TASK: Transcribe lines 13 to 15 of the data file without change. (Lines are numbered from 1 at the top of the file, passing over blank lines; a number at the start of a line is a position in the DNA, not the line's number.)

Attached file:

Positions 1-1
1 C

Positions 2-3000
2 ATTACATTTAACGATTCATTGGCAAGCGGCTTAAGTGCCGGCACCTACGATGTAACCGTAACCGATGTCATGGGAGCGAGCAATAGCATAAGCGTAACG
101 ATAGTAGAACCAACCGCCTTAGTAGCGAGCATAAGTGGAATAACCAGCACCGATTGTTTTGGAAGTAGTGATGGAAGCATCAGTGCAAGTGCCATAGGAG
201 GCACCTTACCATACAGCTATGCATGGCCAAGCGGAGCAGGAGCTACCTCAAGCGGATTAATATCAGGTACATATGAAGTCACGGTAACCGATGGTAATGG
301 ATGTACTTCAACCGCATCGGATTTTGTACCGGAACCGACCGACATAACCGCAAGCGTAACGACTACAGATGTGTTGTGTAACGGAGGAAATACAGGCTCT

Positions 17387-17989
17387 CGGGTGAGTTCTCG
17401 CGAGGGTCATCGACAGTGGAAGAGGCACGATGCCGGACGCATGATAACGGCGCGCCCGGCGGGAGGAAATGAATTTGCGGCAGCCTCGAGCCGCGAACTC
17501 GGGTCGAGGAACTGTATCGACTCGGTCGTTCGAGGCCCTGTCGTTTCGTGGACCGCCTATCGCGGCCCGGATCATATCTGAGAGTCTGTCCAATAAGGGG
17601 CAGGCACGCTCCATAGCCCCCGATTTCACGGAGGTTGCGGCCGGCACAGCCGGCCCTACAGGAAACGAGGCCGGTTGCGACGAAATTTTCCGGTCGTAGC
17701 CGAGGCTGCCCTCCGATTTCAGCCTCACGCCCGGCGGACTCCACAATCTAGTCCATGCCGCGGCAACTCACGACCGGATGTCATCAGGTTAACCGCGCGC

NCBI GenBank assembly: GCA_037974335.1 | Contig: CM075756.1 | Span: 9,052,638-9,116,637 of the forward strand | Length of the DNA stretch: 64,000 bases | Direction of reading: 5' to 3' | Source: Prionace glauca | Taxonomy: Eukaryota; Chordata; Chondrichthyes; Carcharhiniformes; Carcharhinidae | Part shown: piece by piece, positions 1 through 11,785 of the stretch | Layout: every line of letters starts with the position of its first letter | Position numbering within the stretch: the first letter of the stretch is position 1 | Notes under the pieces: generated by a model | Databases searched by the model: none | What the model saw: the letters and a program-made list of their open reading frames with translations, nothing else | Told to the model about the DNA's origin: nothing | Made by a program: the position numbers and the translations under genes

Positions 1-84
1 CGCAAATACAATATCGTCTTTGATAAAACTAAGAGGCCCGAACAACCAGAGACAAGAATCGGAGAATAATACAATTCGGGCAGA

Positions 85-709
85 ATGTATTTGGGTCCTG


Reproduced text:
17701 CGAGGCTGCCCTCCGATTTCAGCCTCACGCCCGGCGGACTCCACAATCTAGTCCATGCCGCGGCAACTCACGACCGGATGTCATCAGGTTAACCGCGCGC

NCBI GenBank assembly: GCA_037974335.1 | Contig: CM075756.1 | Span: 9,052,638-9,116,637 of the forward strand | Length of the DNA stretch: 64,000 bases | Direction of reading: 5' to 3' | Source: Prionace glauca | Taxonomy: Eukaryota; Chordata; Chondrichthyes; Carcharhiniformes; Carcharhinidae | Part shown: piece by piece, positions 1 through 11,785 of the stretch | Layout: every line of letters starts with the position of its first letter | Position numbering within the stretch: the first letter of the stretch is position 1 | Notes under the pieces: generated by a model | Databases searched by the model: none | What the model saw: the letters and a program-made list of their open reading frames with translations, nothing else | Told to the model about the DNA's origin: nothing | Made by a program: the position numbers and the translations under genes

Positions 1-84